Iplasmic) and pellet (total membrane) fractions [28]. The membrane fraction was treated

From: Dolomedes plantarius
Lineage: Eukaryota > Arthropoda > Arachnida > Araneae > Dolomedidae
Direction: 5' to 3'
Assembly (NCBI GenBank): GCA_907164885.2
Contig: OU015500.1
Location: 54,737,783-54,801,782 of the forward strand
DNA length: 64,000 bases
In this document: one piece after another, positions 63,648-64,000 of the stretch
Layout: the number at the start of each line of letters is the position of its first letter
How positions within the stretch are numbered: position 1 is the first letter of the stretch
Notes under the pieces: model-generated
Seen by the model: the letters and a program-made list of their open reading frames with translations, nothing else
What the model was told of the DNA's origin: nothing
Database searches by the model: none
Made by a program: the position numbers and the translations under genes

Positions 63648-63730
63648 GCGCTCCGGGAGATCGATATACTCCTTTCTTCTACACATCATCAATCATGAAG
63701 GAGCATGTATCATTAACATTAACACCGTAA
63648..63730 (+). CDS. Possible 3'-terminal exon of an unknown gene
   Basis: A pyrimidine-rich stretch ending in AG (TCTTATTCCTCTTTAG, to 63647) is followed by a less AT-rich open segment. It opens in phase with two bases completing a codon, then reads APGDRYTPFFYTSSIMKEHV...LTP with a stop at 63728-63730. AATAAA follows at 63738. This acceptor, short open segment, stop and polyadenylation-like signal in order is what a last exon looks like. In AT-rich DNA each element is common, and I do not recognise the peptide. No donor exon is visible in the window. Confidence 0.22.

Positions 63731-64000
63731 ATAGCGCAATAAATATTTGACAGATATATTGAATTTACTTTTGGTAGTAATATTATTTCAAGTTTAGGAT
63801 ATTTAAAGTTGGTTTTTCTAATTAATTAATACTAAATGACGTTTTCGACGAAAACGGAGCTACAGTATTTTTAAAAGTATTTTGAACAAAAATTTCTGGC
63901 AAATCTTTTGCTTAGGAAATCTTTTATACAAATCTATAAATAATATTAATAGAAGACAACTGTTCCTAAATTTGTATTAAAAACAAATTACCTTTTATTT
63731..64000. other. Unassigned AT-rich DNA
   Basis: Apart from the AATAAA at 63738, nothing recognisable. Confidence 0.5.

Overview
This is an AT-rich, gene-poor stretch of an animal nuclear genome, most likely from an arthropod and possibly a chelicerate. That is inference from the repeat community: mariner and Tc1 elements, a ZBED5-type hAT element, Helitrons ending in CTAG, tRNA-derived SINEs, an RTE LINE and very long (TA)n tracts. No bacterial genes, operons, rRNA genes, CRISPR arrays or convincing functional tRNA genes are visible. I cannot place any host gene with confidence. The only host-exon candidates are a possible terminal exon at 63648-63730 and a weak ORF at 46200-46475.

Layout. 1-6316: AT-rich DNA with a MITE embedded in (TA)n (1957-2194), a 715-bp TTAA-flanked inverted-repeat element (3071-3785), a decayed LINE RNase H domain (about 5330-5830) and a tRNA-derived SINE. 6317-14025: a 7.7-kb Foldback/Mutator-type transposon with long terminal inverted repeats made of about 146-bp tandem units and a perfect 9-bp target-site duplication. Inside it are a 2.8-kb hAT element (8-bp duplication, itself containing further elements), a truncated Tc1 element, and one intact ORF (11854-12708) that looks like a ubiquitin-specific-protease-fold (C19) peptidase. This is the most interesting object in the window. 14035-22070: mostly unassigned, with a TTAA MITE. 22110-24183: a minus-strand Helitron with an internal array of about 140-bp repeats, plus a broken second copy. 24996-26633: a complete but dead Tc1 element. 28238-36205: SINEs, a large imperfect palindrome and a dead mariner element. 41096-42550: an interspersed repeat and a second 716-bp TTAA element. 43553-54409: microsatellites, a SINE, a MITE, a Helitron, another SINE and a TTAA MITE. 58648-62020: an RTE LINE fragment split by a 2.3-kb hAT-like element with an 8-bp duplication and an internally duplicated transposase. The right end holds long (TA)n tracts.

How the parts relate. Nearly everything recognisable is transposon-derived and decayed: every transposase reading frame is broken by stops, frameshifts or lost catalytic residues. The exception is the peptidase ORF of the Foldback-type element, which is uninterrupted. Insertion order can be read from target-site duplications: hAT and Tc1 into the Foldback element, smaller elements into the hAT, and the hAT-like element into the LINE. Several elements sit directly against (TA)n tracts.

Iplasmic) and pellet (total membrane) fractions [28]. The membrane fraction was treated with high pH (0.1 M Na2CO3), high salt (0.6 M NaCl), or urea (1.6 M), to release peripheral membrane proteins not anchored in the lipid bilayer [21,26,29?1]. Immunoblot analysis of the soluble (supernatants) and insoluble (pelleted) membrane fractions revealed that the bulk of LipL32 remained associated with the membrane fraction after all treatments (Fig. 5). Integral outer membrane protein OmpL1, and two OM-lipoproteins; AG-221 site LipL46, and LipL41 were included as positive controls and could not be released from the membrane by any treatment (Fig. 5;[26,30]). As a positive control for release from the membrane, the effect of treatments on the peripheral membrane protein, P31LipL45, also known as Qlp42 [32] was also assessed. Substantial release from the membrane by urea and Na2CO3 was observed (data not shown), as previously described [21,30].LipL32 Is a Subsurface Lipoprotein of LeptospiraFigure 6. Reused from: PLoS One. 2011; 6(7): e21962. Confocal microscopy was performed with live L. interrogans using antisera specific for LIC10258, LIC12880, LIC12238, LipL32 (surface-exposed lipoprotein) and GroEL (protoplasmic cylinder marker). FITC-conjugated secondary antibodies were used to detect the surface-bound antibodies (B). Leptospires were identified by propidium iodide (A) staining of the DNA. Co-localization is shown in the merged images (C). doi:10.1371/journal.pone.0051025.AG-221 gmembrane vesicle fractionation [12], most likely due incomplete separation of outer membrane from inner membrane vesicles rather than inner membrane localization. Our results showing a subsurface location for LipL32 appear to contradict previous studies. This prompted us to reexamine the evidence for LipL32 surface localization presented in previous studies. Immunoelectron microscopy of intact leptospires was presented as evidence for LipL32 surface-exposure [18]. However, given the abundance of LipL32, significantly more immunogold staining should have occurred than what was observed. For example, immunoelectron microscopy of Borrelia burgdorferi using OspC antibodies results in dense staining of the surface of the organism with gold particles [37]. When surface immunofluorescence was performed with rabbit serum recognizing LipL32 [18], much weaker and irregular antibody labeling was obtained in intact cells when compared to permeabilized cells. One possible explanation is that this labeling resulted from damaged organisms presented in that particular microscopic field. When LipL32 was used as a positive control in previously published IFA experiments [19,38], LipL32 surface-exposure was inconclusive as only one of two cells was labeled by antibodies in one study (Fig. 6) [19], while only one cell per microscopic field was shown in the other study [38]. LipL32 monoclonal antibodies [24,25] have also been utilized in IFA, however the interpretation of the data is impossible given the lack of controls 1379592 for the integrity of the outer membrane [24]. In fact, when we assessed LipL32 surface exposure using these same monoclonal antibodies, we found that the antibodies recognized the protein only after the OM have been disrupted (Fig. 3). Out of concern about the ability of antibody reagents to recognize native vs. denatured LipL32 epitopes, we also performed immunofluorescence assays with IgG’s purified from human clinical leptospirosis sera. These results support the conclusion that most.Iplasmic) and pellet (total membrane) fractions [28]. The membrane fraction was treated with high pH (0.1 M Na2CO3), high salt (0.6 M NaCl), or urea (1.6 M), to release peripheral membrane proteins not anchored in the lipid bilayer [21,26,29?1]. Immunoblot analysis of the soluble (supernatants) and insoluble (pelleted) membrane fractions revealed that the bulk of LipL32 remained associated with the membrane fraction after all treatments (Fig. 5). Integral outer membrane protein OmpL1, and two OM-lipoproteins; LipL46, and LipL41 were included as positive controls and could not be released from the membrane by any treatment (Fig. 5;[26,30]). As a positive control for release from the membrane, the effect of treatments on the peripheral membrane protein, P31LipL45, also known as Qlp42 [32] was also assessed. Substantial release from the membrane by urea and Na2CO3 was observed (data not shown), as previously described [21,30].LipL32 Is a Subsurface Lipoprotein of LeptospiraFigure 6. Reused from: PLoS One. 2011; 6(7): e21962. Confocal microscopy was performed with live L. interrogans using antisera specific for LIC10258, LIC12880, LIC12238, LipL32 (surface-exposed lipoprotein) and GroEL (protoplasmic cylinder marker). FITC-conjugated secondary antibodies were used to detect the surface-bound antibodies (B). Leptospires were identified by propidium iodide (A) staining of the DNA. Co-localization is shown in the merged images (C). doi:10.1371/journal.pone.0051025.gmembrane vesicle fractionation [12], most likely due incomplete separation of outer membrane from inner membrane vesicles rather than inner membrane localization. Our results showing a subsurface location for LipL32 appear to contradict previous studies. This prompted us to reexamine the evidence for LipL32 surface localization presented in previous studies. Immunoelectron microscopy of intact leptospires was presented as evidence for LipL32 surface-exposure [18]. However, given the abundance of LipL32, significantly more immunogold staining should have occurred than what was observed. For example, immunoelectron microscopy of Borrelia burgdorferi using OspC antibodies results in dense staining of the surface of the organism with gold particles [37]. When surface immunofluorescence was performed with rabbit serum recognizing LipL32 [18], much weaker and irregular antibody labeling was obtained in intact cells when compared to permeabilized cells. One possible explanation is that this labeling resulted from damaged organisms presented in that particular microscopic field. When LipL32 was used as a positive control in previously published IFA experiments [19,38], LipL32 surface-exposure was inconclusive as only one of two cells was labeled by antibodies in one study (Fig. 6) [19], while only one cell per microscopic field was shown in the other study [38]. LipL32 monoclonal antibodies [24,25] have also been utilized in IFA, however the interpretation of the data is impossible given the lack of controls 1379592 for the integrity of the outer membrane [24]. In fact, when we assessed LipL32 surface exposure using these same monoclonal antibodies, we found that the antibodies recognized the protein only after the OM have been disrupted (Fig. 3). Out of concern about the ability of antibody reagents to recognize native vs. denatured LipL32 epitopes, we also performed immunofluorescence assays with IgG’s purified from human clinical leptospirosis sera. These results support the conclusion that most.